I’m not going to perpetuate the widespread myth that it’s easy to make a solid income working remotely… because it’s not! And the highest paying work-from-anywhere jobs are especially challenging.
Sure, there are ways to make money from anywhere that don’t require much effort or brain power, like taking surveys or clicking ads, but if you want to build a real business using actual skills to make a sustainable income from anywhere, you’re going to have to work for it.
What if I don’t have the skills?
You don’t have to have the skills right now, don’t worry — you can learn them (and it doesn’t have to break the bank). My point is that it’s next to impossible to make good money without training to gain the skills and practice to build those skills.
If reading that makes you sad, this post isn’t for you. Stick with the low-paying gigs.
On the other hand, if knowing you can achieve just about anything by using your brain + hard work makes you EXCITED, then keep reading — I’m about to share five of the highest paying, in-demand work-from-anywhere jobs out there.
High-Paying Job #1: Proofreading
Hey, you’re on a proofreading blog — I can’t leave it off!
When proofreading was my sole source of business income, I earned $43,000 in a year. Now, that’s not a fortune, and I know that. But it is so much better than $2 per survey, and because working with authors and court reporters allows you to garner repeat clients (as long as you know what you’re doing and can do excellent work), it’s much easier to build sustainable income this way.
A lot of work goes into building a proofreading business — and a lot of learning, too. General proofreading is a great fit for those who are just starting out and are looking to build a solid foundation of skills. You’ll need to know proper grammar, punctuation, and spelling, plus be able to point out any formatting errors you come across.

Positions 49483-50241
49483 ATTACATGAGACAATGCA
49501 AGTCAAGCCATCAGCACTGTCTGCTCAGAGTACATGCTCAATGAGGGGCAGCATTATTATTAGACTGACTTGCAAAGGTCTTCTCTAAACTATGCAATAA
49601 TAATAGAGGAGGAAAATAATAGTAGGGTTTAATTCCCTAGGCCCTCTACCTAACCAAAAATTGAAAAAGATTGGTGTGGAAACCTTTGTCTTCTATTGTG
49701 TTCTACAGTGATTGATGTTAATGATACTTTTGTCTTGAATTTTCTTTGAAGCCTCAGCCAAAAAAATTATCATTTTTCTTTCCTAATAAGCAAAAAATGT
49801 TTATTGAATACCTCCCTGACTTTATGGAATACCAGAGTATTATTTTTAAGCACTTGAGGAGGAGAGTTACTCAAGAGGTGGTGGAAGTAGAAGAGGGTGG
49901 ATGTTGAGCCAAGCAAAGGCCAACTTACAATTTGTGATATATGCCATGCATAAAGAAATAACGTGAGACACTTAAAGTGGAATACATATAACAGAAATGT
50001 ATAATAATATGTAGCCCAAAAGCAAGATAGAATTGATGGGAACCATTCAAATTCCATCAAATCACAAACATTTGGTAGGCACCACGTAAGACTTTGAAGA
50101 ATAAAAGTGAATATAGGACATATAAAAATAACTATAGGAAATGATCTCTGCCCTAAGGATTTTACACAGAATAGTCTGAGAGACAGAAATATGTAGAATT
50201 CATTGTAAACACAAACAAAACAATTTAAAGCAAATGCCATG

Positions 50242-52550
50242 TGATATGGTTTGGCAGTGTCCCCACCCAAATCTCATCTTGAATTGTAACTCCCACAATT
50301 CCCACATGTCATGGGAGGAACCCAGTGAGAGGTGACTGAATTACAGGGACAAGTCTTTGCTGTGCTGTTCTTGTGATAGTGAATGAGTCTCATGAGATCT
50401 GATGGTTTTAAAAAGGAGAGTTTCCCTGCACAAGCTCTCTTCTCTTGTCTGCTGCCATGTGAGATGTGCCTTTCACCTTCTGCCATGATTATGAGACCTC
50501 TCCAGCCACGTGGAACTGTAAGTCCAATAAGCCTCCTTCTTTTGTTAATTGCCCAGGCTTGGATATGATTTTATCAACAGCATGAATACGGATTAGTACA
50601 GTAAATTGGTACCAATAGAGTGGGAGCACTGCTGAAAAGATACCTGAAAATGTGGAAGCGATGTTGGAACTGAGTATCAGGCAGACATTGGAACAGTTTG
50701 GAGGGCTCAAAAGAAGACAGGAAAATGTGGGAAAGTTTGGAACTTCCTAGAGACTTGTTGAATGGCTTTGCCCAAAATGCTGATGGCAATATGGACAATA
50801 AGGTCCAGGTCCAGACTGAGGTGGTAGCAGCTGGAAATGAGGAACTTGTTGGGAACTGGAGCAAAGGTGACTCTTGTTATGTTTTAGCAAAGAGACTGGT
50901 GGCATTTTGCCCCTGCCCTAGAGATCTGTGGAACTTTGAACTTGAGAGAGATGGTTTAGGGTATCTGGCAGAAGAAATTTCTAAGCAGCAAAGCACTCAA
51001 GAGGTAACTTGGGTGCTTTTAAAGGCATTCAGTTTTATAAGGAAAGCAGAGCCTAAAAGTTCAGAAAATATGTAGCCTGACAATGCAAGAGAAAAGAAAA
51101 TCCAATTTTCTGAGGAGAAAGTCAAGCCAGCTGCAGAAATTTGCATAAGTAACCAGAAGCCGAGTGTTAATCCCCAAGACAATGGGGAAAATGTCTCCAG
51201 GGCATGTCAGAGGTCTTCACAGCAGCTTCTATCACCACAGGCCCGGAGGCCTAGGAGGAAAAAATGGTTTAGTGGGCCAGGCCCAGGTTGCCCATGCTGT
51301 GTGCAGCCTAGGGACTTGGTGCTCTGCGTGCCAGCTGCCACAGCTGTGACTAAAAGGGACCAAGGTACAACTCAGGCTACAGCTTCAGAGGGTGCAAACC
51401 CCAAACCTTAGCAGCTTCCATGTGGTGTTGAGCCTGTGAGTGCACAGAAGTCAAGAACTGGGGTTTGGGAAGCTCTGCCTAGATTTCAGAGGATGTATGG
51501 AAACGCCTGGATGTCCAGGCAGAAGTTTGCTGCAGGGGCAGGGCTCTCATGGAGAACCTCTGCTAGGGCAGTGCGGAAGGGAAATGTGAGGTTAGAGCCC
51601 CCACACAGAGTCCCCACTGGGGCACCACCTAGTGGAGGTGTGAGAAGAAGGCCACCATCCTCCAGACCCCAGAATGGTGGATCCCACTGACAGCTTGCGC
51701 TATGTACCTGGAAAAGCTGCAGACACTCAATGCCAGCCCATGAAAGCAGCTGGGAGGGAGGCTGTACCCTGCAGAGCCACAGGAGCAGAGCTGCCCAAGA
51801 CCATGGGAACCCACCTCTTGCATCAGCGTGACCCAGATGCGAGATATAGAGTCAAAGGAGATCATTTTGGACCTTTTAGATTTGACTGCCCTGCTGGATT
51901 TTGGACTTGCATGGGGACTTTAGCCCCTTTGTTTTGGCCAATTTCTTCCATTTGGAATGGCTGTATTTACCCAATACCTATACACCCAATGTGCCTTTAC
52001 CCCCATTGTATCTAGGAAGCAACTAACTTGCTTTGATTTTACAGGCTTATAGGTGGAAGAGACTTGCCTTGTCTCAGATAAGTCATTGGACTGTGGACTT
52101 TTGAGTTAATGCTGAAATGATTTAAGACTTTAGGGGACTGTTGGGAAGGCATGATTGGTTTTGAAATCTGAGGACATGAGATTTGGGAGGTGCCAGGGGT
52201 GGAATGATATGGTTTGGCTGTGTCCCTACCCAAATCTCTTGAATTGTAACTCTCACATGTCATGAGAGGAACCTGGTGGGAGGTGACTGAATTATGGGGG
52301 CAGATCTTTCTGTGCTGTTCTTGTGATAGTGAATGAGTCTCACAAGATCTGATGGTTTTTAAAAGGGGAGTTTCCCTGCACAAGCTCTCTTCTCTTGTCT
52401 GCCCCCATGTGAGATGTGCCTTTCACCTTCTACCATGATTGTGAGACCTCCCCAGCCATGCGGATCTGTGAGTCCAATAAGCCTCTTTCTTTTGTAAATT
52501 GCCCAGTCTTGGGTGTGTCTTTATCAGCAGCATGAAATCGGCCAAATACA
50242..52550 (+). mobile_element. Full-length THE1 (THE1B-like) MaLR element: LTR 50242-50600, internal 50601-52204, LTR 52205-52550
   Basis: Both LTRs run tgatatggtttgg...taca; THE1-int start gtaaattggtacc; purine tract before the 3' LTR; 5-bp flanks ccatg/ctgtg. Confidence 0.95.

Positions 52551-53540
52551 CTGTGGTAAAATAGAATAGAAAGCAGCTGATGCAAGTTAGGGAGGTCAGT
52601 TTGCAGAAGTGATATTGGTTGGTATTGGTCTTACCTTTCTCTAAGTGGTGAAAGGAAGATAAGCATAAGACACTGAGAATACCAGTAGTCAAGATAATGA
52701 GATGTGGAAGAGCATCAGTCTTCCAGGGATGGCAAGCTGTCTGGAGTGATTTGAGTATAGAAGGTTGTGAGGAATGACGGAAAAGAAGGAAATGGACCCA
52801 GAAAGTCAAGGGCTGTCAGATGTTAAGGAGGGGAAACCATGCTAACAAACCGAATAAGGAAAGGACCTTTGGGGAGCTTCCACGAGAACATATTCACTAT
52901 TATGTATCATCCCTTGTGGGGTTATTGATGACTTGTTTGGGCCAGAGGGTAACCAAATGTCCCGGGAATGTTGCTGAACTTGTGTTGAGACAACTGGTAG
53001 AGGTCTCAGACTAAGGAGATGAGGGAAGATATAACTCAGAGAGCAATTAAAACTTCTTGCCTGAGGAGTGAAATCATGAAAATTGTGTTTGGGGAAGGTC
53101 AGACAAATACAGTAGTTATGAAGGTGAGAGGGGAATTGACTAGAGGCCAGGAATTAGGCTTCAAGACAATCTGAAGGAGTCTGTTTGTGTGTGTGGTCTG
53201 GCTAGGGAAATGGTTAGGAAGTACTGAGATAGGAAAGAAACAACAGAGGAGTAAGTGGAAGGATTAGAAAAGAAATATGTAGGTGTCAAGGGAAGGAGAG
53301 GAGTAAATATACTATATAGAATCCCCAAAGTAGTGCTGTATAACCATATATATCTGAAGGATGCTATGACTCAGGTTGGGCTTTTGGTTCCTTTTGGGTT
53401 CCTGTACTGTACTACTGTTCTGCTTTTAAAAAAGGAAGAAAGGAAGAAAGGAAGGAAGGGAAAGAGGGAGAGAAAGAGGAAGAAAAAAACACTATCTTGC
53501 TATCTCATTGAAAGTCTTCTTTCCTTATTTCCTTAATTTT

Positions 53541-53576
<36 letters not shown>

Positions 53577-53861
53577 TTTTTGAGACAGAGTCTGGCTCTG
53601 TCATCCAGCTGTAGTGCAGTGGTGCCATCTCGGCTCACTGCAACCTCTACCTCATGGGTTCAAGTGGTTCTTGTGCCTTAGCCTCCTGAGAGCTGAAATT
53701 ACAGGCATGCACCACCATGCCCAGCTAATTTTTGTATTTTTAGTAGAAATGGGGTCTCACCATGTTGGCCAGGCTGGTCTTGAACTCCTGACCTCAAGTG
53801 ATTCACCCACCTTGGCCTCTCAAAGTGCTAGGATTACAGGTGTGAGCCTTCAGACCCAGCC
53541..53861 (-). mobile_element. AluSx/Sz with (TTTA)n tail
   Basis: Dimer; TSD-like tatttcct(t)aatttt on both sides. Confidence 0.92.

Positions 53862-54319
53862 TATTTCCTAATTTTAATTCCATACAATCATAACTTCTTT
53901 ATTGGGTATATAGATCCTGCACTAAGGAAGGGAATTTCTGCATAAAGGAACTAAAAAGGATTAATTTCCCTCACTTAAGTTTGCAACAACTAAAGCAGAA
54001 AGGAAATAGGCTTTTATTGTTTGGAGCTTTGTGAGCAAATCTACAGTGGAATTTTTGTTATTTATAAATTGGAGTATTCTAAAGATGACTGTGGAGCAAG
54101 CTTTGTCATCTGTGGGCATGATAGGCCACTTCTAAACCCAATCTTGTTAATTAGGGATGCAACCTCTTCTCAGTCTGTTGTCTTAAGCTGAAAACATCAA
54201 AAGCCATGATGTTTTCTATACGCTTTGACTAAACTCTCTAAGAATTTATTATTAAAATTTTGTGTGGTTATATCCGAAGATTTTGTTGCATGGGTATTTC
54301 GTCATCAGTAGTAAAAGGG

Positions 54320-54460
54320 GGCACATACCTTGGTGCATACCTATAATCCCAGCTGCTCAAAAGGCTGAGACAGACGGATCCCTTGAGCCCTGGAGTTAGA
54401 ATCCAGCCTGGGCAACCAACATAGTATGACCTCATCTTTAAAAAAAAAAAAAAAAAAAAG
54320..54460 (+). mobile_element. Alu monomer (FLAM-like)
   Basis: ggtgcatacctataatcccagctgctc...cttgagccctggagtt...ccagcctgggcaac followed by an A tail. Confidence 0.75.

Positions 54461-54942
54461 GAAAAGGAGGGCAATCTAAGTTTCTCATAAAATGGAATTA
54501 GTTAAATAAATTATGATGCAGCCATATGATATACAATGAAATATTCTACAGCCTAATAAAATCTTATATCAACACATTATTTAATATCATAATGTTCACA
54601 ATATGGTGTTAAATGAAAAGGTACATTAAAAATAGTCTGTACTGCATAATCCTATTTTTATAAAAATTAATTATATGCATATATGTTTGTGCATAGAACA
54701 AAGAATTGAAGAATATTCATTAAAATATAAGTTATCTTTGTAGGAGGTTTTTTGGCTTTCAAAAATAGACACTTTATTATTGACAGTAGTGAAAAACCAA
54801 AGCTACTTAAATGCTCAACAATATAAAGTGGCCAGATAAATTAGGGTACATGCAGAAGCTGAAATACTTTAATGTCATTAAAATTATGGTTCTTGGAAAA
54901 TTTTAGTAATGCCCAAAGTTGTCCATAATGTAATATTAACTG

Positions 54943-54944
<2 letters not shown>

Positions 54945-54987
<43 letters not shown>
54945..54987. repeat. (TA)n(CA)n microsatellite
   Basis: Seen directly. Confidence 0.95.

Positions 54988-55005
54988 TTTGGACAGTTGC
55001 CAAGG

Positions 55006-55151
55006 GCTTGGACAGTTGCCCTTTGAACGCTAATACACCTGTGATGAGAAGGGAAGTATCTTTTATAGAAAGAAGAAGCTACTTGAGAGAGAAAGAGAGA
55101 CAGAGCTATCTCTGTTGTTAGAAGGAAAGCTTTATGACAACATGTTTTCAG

If you’ve aced general proofreading or want to start off in a more specific niche, then transcript proofreading is the way to go. Proofreading spoken word isn’t the same as proofreading a term paper or your company’s marketing materials. Grammar doesn’t matter as much as punctuation in transcript proofreading, and this can unnerve some people who consider themselves good at proofreading. It’s unnerving because this type of proofreading isn’t about just spotting errors — it’s also about fully understanding the mechanics of a transcript and how a court reporter’s job works.
High-Paying Job #2: Transcription (NOT Medical Transcription!)
Full-time general transcriptionists earn an average of $45,000 per year — but here’s the catch. You’re not going to make that much if you only work for the “big box” companies who pay beans for your work. You’ve got to get your own clients to make real money. You’ve got to take action — not just wait for someone to hand you work.
And there are a lot of people peddling cheap products claiming a $3 eBook or a $99 “course” about how to get work is all you need to make the big bucks as a transcriptionist… except it’s not. Transcription is more than just typing work: you actually need to know more than typing to truly make a good living — things like punctuation, software skills, networking, even bits and pieces of virtual assistance knowledge like how to prepare a PDF of show notes for a podcaster.